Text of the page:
“Placed on a ledge of a 150-foot cliff about 75 feet up. The eggs were placed on the bare rock,” O’Donnell wrote about the nest that Faria had taken the clutch of four Prairie Falcon eggs from.

Over time, legal constraints and personal responsibilities affected 0’Donnell’s hobby. 

The Migratory Bird Treaty Act (MBTA) of 1918 effectively outlawed oology, though exceptions were sometimes made, Paxton explained. However, today the only ones collecting eggs are generally university researchers who must first prove to the United  States Fish and Wildlife Service that the scientific value of their work outweighs the environmental impact on the bird whose eggs they covet.

Coincidentally, the year 1918 also ushered in the era of modern birding. 

As World War I came to an end and the guns along the Western Front fell silent, the optical technologies that were used to survey the pockmark battlefields became available for civilian use.

Binoculars provided ornithologists a bird’s-eye view of their subjects without resorting to birdshot. Paxton explained that before John James Audubon painted the iconic images in his book, “Birds of America,” he shot and killed every one.

By the late 1930s, O’Donnell embarked on a career as an orchardist, finding little time for oology. (Paxton stated that his uncle’s last recorded collection was dated 1943.)

The new calling provided a fresh perspective for the Hollister oologist.

Between rows of apricot trees, O’Donnell surveyed the branches identifying the birds that visited his property, often accompanied by his nephew, Paxton. Collecting eggs was no longer the priority.

“He liked watching birds and what they do,” Paxton said of O’Donnell.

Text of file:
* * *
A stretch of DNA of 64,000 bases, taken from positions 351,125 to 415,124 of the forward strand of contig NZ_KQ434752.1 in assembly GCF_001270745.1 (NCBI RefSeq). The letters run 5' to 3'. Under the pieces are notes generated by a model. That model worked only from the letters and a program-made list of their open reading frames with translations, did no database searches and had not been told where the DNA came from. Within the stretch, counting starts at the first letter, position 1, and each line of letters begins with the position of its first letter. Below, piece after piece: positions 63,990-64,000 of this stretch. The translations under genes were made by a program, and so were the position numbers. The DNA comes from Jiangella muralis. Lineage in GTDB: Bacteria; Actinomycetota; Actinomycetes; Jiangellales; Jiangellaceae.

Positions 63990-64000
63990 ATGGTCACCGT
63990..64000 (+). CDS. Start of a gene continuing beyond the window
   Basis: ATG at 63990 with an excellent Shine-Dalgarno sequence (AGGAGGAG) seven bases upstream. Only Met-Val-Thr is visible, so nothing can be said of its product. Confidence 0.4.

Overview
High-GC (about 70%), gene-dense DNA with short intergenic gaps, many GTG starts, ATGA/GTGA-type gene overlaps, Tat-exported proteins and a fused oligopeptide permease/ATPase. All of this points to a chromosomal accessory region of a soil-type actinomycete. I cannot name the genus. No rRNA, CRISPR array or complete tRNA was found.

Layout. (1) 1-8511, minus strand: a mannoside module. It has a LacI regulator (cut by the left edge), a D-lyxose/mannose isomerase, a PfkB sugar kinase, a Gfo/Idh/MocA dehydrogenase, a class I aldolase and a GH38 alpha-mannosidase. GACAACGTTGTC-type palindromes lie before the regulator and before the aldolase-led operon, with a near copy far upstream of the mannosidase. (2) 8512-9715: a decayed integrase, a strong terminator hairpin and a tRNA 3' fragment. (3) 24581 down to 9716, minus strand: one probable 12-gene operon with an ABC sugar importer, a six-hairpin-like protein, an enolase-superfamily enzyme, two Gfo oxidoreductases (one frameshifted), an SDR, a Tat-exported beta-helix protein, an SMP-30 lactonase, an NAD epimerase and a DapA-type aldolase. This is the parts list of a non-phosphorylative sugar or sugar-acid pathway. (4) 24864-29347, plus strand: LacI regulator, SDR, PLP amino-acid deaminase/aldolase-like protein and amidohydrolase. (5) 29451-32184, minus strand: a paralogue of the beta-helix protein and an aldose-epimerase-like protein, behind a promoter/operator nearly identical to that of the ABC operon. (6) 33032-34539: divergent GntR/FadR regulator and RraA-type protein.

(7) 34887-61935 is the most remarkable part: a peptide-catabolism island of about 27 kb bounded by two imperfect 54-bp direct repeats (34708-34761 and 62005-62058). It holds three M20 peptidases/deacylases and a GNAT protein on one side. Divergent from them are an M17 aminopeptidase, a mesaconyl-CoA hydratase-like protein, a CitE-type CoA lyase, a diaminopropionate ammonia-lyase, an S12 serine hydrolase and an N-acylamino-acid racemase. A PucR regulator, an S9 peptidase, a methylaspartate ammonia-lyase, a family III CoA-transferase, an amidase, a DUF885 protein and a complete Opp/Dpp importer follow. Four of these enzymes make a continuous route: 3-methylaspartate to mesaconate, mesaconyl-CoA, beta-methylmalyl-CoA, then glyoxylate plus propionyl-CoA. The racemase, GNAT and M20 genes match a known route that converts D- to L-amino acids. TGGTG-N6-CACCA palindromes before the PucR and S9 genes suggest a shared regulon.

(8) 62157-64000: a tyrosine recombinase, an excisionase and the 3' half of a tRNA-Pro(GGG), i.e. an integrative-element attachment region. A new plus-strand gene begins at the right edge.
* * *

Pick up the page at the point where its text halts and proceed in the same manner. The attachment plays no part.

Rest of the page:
That passion was instilled in the young Paxton.

In the interview with BenitoLink, Paxton stated that birds “present themselves very generously to us.” And in San Benito County this can occur in one’s backyard or sometimes in the the most unlikeliest of places.

San Benito Historical Society Board of Director member, Anita Kane, who attended Paxton’s presentation, said that Cooper’s Hawks perch on trees in her Hollister neighborhood, scouring the street for prey. 

At times, Kane’s backyard becomes a “hunting ground,” as the medium-sized hawks swoop down, raiding nests or snatching unsuspecting victims wading in the bird bath. Admittedly it’s “hard to see,” she added.

Hollister’s Waste Treatment Plant is the “hottest spot” in the area to view Wilson’s Phalarope, said Paxton. The sewage ponds serve as a way station as the bird migrates towards South America for the winter. Like a top, the bird spins and spins on the water, stirring up plankton to feast on.

Though he enjoys all birds. Paxton is partial to the Common Raven. “They employ subterfuge. They make tools. They play. And they’re really smart,” he said of the carrion-eater in the interview with BenitoLink.

He added that he hoped to open the eyes of those attending his presentation “a little wider to appreciate what’s in San Benito County more deeply.”

There’s little doubt that Paxton left his audience with a greater appreciation of the winged creatures that fill our county’s skies.

Attendee, Verona Flint of Hollister, thanked Paxton after his presentation. And in an email to BenitoLink she wrote, “I hadn’t given much thought to the different shapes of the eggs, given the fact that they are not all incubated in the same surroundings.”

Jack O’Donnell remained committed to persevering the uniqueness of San Benito County until his death in 2010. 

His memoirs and the family history he wrote are archived at the San Benito County Historical Society Museum. Later in life, O’Donnell played an instrumental role in establishing the county’s historical park.

And fortunately for us all, O’Donnell left his extensive oological collection with Paxton, who beams with pride when talking about his late uncle and who soars when sharing his knowledge of birds.

For a list of places to bird watch in San Benito County, visit the Discover San Benito County website. 

For more information on San Benito County History contact or visit:

San Benito Historical Society
498 Fifth Street
Hollister, CA 95023
Phone: (831) 635-0335

Research Room–498 Fifth St.
Open on second Monday each month
10 a.m. to 4 p.m.

Wapple House Museum–498 Fifth St.
Open by appointment
Phone: (831) 635-0335

Historic Park–8300 Airline Highway
Open daily: Dawn to dusk